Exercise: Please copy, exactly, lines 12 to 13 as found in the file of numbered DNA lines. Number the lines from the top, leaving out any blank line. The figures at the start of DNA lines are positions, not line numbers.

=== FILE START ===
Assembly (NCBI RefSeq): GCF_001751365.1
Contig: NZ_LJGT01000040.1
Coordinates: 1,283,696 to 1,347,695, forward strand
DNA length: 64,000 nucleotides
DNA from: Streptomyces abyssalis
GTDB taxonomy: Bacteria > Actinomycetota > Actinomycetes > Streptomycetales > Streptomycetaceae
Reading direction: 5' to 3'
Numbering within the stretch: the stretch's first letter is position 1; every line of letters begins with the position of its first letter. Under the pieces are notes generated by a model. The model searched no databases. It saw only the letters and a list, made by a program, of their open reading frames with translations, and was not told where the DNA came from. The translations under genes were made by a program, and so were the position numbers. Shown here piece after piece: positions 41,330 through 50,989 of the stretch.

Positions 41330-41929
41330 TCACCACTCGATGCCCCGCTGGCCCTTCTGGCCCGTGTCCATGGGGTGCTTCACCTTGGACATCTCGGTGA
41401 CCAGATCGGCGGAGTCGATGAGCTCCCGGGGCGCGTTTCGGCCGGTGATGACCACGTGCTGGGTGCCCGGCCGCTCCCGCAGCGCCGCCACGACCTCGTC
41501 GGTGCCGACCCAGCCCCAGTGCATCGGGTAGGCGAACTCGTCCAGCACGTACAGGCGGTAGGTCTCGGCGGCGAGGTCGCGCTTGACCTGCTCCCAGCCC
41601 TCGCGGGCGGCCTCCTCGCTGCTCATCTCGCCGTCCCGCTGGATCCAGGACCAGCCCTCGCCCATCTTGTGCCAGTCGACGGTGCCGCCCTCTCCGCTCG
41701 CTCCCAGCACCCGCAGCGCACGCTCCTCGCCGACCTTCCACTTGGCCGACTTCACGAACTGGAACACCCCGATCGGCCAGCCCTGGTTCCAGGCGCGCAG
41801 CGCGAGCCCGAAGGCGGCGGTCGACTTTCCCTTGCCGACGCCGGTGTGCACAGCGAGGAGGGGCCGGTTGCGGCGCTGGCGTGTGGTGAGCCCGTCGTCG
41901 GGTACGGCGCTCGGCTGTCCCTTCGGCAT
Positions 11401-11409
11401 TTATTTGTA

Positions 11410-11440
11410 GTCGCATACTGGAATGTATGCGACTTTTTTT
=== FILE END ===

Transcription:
41501 GGTGCCGACCCAGCCCCAGTGCATCGGGTAGGCGAACTCGTCCAGCACGTACAGGCGGTAGGTCTCGGCGGCGAGGTCGCGCTTGACCTGCTCCCAGCCC
41601 TCGCGGGCGGCCTCCTCGCTGCTCATCTCGCCGTCCCGCTGGATCCAGGACCAGCCCTCGCCCATCTTGTGCCAGTCGACGGTGCCGCCCTCTCCGCTCG